Amorgos: a new place, apprehension and anticipation

It’s strange arriving somewhere and knowing virtually nothing about it.  I had only a vague outline of what Amorgos is like or what I would do while I’m here.  I suppose because I’m on my own I find myself musing about things a lot more.  Like why I draw comfort from the familiar and yet crave change.  The comfort thing is probably to do with security and at times is very reassuring but one of the things I was struck by when I first started learning Greek was a quote attributed to Alexander the Great “Life is only made worthwhile by challenge’.   Doing the same things in the same places all the time is comfortable but leaves me feeling dissatisfied, a sense of failure to achieve anything.  I wonder if it’s too late to embark on World Conquest?

So it was with a strange mixture of apprehension and anticipation that I got up on Sunday morning.  The room doesn’t have facilities for making even the most elementary of meals so straight away there was the challenge of finding breakfast.  The room is the most conveniently situated place I have ever stayed in.  Within 50 metres there is a supermarket, an ATM, a bus stop and 3 tavernas/cafés including one with internet access.   When I went out at 08.00 to track down breakfast none of the 3 eating places was open.  Nor were any of the very many others in the village.  There are an incredible number of eating places and tavernas in Chora and not one of them was open.  After the great breakfasts and the great location to eat them on Nisyros anything was likely to be a letdown but not to have anywhere open left me a bit glum.  Don’t people know  need cafeinating first thing in the morning?  Not a good start.

On my way back to the room, not so much depressed as disoriented I passed the café closest to where I had started out just opening up.  Not a great breakfast but filled me up and a strong espresso did the trick.

The plan was to plan.  I had maps but I thought that a good walks guide book might point me in the right direction.  Having sussed out that there was a bookshop down by the harbour but none up in the Chora, and having sussed out bus times, I went down on the 10.35.  Posted blog in internet café while I waited for the bookshop to open and then bought a book of ‘Footpaths of cultural and historical interest’ which included copies of hand-drawn maps.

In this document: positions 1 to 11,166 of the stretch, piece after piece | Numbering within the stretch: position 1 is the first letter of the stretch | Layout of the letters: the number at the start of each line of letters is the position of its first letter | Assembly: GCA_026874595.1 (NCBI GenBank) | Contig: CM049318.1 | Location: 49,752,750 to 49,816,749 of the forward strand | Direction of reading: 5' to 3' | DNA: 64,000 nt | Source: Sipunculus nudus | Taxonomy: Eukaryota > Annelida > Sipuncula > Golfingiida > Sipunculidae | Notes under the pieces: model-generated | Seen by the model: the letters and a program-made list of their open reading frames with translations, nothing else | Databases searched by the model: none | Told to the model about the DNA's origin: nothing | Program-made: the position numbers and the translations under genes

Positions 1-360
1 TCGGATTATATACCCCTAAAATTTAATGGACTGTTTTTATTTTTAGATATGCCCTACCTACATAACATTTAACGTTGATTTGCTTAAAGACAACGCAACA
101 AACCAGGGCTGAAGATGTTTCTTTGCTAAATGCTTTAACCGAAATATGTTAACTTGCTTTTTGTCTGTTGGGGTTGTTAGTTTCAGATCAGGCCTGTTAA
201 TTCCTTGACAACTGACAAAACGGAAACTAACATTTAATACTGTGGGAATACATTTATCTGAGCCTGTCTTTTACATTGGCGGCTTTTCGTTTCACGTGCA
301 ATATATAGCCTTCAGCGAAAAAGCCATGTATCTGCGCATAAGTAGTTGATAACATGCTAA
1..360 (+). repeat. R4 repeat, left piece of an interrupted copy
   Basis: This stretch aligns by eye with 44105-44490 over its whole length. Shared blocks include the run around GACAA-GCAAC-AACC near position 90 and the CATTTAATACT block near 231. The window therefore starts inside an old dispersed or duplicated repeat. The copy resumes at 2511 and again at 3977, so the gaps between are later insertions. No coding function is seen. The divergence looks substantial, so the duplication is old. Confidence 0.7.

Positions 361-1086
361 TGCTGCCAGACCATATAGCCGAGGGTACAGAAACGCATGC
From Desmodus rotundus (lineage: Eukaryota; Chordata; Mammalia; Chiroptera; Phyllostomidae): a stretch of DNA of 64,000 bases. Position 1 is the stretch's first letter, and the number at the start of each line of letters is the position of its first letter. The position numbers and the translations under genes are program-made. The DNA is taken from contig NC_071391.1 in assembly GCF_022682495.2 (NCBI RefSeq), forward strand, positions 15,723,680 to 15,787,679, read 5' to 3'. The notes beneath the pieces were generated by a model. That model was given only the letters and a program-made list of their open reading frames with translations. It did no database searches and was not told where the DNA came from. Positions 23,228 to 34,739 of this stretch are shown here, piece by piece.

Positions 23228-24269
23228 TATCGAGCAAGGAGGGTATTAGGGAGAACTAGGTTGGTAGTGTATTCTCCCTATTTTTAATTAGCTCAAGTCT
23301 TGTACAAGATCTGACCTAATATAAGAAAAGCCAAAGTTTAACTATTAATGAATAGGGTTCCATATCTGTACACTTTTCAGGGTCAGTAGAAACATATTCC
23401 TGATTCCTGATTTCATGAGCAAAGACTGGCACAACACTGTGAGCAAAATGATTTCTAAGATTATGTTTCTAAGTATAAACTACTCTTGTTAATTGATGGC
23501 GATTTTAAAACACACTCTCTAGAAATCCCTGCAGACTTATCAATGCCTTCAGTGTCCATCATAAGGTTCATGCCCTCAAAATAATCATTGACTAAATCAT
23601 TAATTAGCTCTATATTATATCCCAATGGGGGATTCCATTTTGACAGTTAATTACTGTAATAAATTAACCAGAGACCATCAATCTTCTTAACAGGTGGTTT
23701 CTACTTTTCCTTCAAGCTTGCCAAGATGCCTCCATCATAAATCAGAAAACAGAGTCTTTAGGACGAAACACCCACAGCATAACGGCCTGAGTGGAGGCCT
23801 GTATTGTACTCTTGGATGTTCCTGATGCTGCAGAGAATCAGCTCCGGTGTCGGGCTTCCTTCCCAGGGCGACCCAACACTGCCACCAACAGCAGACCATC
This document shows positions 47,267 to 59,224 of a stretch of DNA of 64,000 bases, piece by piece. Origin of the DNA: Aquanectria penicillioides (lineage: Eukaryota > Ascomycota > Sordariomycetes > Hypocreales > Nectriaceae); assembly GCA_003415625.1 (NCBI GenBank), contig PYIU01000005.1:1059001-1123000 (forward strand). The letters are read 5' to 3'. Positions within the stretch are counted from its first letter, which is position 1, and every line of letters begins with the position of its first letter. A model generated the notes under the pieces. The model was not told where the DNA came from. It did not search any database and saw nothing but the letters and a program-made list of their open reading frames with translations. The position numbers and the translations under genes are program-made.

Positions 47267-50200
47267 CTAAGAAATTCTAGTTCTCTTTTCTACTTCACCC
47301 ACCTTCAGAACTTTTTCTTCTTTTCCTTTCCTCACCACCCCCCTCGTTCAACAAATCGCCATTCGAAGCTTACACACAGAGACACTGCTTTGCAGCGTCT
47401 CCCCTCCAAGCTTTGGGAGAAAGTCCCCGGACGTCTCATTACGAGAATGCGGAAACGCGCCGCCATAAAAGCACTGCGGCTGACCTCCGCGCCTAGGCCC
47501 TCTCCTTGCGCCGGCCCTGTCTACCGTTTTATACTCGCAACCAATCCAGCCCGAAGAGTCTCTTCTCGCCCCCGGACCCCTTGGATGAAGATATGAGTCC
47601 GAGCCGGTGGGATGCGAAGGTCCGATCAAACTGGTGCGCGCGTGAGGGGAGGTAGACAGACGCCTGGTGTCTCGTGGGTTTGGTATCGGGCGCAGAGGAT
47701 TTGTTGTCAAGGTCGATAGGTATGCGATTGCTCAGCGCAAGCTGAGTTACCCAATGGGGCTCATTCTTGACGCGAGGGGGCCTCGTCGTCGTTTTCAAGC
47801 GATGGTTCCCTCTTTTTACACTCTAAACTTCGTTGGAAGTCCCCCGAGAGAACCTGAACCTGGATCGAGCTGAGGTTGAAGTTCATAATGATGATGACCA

I hung around the harbour waiting for the bus back at 13.00 and enquired out of interest about ferries back to Kos.  It seemed that the one I had travelled on to get here reached Piraeus and turned straight round to come back arriving in Amorgos at 12.30.  A very civilised time to travel and would get me to the airport in time for my flight 2 weeks hence.  But the timetable changes today.  In 2 week’s time the same ferry is at 05.30.

Still, I watched the harbour a little longer and watched the Big Ferry coming in.  The scale of it is even more obvious from outside.  On the inside it just seems very spacious.  Outside it dominates the harbour and the town.  It’s so big and dominant and very different that it’s almost like a visit from a flying saucer personned by aliens.  Not that I’ve ever experienced the latter.

Katapola, the main port on Amorgos, is principally a fishing harbour

..... visited by the occasional yachty thing

.... and twice a week by the giant Blue Star Ferry

.... the size of which dwarfs the buildings of the town only a few feet away

Back at the room with the help of the book and the maps I decided on a short walk. There is a monastery built into the cliffs on Amorgos which is as iconic as the Tower of London or Sydney Harbour Bridge.  It’s iconic but the name is nearly unpronounceable.  Turns out that it’s less than an hour’s walk from Chora and the start of a longer route to the other end of the island so I could continue the walk further as appropriate.

It’s easy to see why the monastery is so striking.  I took several photos but the sun was in the wrong position.  Though on reflection had it been in a different position at the time I was taking the photos there would doubtless have been problems of cosmic proportions.  Perhaps it would be more accurate to say that I was there at the wrong time.

The Iconic Monastery

Craning the neck to look straight up the front of the monastery

Looking back at the front entrance

So I resolved to go back tomorrow morning as part of following the route to the other end of the island and take some more photos, hopefully with the sun in the right place.  Now there’s a plan.

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One Response to Amorgos: a new place, apprehension and anticipation

  1. angechris says:

    Great blog, I love Amorgos. Did you go in the Monastery? Only open certain times but worth a visit.

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